Hahnemann protest

Maria Garcia Bulkley hoped she would be surrounded by familiar nurses and doctors when she received her final cancer treatment next month. Instead, she was left feeling "stressed and sad" after being notified that she would have to look elsewhere for that last regimen of cancer-fighting medicine.

Bulkley, sitting in a wheelchair and hooked up to an IV bag and machines monitoring her vital signs, was one of hundreds of patients, doctors, nurses, elected officials and supporters rallying Thursday against the planned September closure of Center City Philadelphia's Hahnemann University Hospital.

A pediatric physician assistant at another hospital, Bulkley has been receiving treatment for non-Hodgkin's lymphoma at Hahnemann since February.

"I wanted to do the final treatment with my new 'second family' and celebrate with them when it was over. It's a little selfish, but it means a lot to me. They have gotten me through this," she said.

Thursday's rally spilled onto Broad Street as hundreds called for Hahnemann's owners to put "patients before profits."

The hospital's sudden closure announcement has upended the lives of both employees and patients in recent weeks. They fear not only the impact on their own lives, but the impact on the community as a whole as it potentially loses a medical center that caters to some of the city's poorest populations.

To offset that impact, both the city and the state have stepped in to try to halt Hahnemann's closure.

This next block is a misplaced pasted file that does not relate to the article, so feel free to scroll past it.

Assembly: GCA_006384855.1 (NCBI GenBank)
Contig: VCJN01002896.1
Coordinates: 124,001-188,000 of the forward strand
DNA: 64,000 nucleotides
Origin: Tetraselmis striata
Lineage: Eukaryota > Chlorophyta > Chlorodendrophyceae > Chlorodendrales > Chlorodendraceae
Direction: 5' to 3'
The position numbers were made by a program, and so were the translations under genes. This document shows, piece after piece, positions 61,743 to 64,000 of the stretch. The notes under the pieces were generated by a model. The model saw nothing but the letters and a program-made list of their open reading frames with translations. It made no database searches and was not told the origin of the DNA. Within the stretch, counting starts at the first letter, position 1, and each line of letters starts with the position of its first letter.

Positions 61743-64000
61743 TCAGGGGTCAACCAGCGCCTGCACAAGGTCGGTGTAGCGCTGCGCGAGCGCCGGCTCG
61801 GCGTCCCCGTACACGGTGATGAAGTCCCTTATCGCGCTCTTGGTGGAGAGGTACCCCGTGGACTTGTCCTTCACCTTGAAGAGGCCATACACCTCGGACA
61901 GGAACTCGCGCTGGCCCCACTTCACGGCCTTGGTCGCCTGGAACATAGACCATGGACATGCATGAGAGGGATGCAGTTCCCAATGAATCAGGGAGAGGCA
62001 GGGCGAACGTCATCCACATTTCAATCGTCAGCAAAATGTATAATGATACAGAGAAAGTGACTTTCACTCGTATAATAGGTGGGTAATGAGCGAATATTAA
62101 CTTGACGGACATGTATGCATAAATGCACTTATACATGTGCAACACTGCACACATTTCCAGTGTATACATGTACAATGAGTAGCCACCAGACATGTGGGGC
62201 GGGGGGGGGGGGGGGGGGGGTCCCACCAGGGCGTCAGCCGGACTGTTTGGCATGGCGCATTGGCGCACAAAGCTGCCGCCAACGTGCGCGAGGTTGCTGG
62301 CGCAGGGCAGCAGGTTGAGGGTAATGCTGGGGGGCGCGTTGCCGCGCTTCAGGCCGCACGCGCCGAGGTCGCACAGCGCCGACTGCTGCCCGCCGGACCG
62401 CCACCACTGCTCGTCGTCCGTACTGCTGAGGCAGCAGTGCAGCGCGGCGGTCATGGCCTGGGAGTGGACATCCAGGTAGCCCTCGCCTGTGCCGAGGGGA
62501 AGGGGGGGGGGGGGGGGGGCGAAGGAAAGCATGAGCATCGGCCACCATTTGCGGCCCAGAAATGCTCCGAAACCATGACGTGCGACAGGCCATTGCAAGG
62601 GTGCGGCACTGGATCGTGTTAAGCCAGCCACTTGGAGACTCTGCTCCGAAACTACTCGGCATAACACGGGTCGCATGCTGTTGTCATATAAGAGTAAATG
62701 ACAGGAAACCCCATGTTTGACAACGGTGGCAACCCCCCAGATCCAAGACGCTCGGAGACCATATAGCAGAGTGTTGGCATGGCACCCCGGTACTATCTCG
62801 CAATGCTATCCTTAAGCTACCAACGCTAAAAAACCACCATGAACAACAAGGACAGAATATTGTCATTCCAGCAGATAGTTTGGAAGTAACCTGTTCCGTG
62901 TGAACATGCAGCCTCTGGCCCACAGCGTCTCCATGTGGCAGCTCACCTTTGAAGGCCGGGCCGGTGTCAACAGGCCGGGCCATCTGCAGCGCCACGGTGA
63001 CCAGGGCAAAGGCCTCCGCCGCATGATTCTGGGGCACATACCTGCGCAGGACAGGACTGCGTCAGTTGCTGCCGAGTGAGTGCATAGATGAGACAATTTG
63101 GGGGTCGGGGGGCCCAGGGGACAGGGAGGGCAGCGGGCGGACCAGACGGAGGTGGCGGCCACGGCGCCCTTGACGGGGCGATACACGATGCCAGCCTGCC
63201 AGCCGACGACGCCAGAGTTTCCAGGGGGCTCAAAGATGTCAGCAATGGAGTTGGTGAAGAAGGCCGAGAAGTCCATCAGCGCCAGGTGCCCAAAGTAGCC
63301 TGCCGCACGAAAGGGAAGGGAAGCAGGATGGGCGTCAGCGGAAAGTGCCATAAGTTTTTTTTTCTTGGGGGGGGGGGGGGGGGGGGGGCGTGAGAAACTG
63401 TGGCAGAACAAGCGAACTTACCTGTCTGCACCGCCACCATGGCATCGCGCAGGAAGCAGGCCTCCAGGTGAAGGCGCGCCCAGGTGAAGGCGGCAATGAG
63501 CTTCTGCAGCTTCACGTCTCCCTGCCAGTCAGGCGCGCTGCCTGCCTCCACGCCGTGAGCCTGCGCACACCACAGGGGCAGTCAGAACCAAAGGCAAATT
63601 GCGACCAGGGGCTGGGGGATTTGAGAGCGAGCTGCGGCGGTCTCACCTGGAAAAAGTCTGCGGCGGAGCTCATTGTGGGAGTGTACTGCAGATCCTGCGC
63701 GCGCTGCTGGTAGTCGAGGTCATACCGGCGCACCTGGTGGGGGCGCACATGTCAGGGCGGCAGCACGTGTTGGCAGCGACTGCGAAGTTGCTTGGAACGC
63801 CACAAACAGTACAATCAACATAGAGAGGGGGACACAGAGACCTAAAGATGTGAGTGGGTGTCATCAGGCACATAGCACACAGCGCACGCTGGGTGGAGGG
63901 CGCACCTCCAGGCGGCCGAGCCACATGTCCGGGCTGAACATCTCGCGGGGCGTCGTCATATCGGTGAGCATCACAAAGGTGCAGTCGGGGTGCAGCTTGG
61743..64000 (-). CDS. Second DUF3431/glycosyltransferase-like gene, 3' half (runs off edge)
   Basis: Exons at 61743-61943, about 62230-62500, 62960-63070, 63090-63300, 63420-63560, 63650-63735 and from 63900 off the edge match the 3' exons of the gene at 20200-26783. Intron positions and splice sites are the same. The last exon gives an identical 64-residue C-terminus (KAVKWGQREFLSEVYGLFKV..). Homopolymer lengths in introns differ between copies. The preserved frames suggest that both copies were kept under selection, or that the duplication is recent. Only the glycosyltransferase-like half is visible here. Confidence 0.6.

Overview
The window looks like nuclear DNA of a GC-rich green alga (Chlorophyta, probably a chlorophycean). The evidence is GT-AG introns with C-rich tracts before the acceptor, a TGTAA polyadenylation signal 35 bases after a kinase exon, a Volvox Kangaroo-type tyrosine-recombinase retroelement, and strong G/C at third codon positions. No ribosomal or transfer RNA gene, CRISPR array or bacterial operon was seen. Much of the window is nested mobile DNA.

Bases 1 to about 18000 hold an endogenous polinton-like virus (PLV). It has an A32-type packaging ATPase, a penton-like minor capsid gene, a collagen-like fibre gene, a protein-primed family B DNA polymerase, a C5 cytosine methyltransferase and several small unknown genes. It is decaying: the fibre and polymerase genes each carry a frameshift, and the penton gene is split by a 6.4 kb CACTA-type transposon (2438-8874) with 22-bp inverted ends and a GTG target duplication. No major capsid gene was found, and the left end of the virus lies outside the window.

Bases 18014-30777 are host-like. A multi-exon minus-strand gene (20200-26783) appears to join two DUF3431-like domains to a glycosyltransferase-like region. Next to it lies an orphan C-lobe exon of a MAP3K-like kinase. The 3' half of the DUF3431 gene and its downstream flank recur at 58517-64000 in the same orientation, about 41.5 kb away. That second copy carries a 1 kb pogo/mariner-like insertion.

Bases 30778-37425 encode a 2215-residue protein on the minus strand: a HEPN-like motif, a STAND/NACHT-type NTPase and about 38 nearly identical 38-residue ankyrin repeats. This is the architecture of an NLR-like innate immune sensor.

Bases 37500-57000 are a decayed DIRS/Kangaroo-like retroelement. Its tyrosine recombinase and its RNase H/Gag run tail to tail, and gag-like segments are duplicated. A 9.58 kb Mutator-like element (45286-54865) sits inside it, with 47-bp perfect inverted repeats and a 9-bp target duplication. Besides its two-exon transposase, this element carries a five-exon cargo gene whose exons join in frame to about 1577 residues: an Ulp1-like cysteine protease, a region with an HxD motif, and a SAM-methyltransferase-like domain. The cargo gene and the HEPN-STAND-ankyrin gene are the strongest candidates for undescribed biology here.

On Thursday, Pennsylvania Gov. Tom Wolf and Philadelphia Mayor Jim Kenney issued a joint statement decrying Hahnemann's owners and their filing for Chapter 11 bankruptcy protection.

"The situation at Hahnemann University Hospital, caused by CEO Joel Freedman and his team of venture capitalists, is an absolute disgrace and shows a greed-driven lack of care for the community," the governor and mayor said.

Despite the backlash, the hospital has continued with its plans, announcing that on Friday it will close its maternity ward. Before that, it moved to divert trauma patients to other area hospitals.

"It's not fair to the people, the indigent people, the poor people, the people that don't have insurance. What are they gonna do?" said Kathy Maloney, a nurse who has worked at Hahnemann since 1981.

Maloney showed up to the rally bearing a sign that read, "Hahnemann Hospital saved my husband's life." There, he was treated for bladder cancer and has been in remission for the last eight years, she said.

It's that type of quality care that others in the community will miss out on if Hahnemann closes, Maloney said. "I just can't believe that they're gonna let this happen to our population here. It's not fair to these people," she said through tears.

Kevin D'Mello with Drexel University's College of Medicine, said that despite the number of alternative hospitals in the region, patients could still go without care if Hahnemann shutters.

"Not all the hospitals will accept them. Certain ones will, but can they handle the load of 50,000 patients per year? I don't think so, and I think that's a public health risk to our city," he said.

The recent announcement that the Drexel will transfer the majority of its residency and fellowship programs to Tower Health, which operates six hospitals mostly in Philadelphia's suburbs, has not helped to soften the blow, D'Mello added.

"A lot of people came here to help the under-served. The mission of our hospital and all our physicians and nurses is to help this population, not to be sort of sent off somewhere to learn a different type of medicine in a small community hospital," he said.

Despite the uncertainty, though, Hahnemann employees remain determined to serve the community until the last possible moment, D'Mello said.

"I'm coming here until they board this place up and they tell me not to come. I'm gonna be here. So we keep doing what we're doing."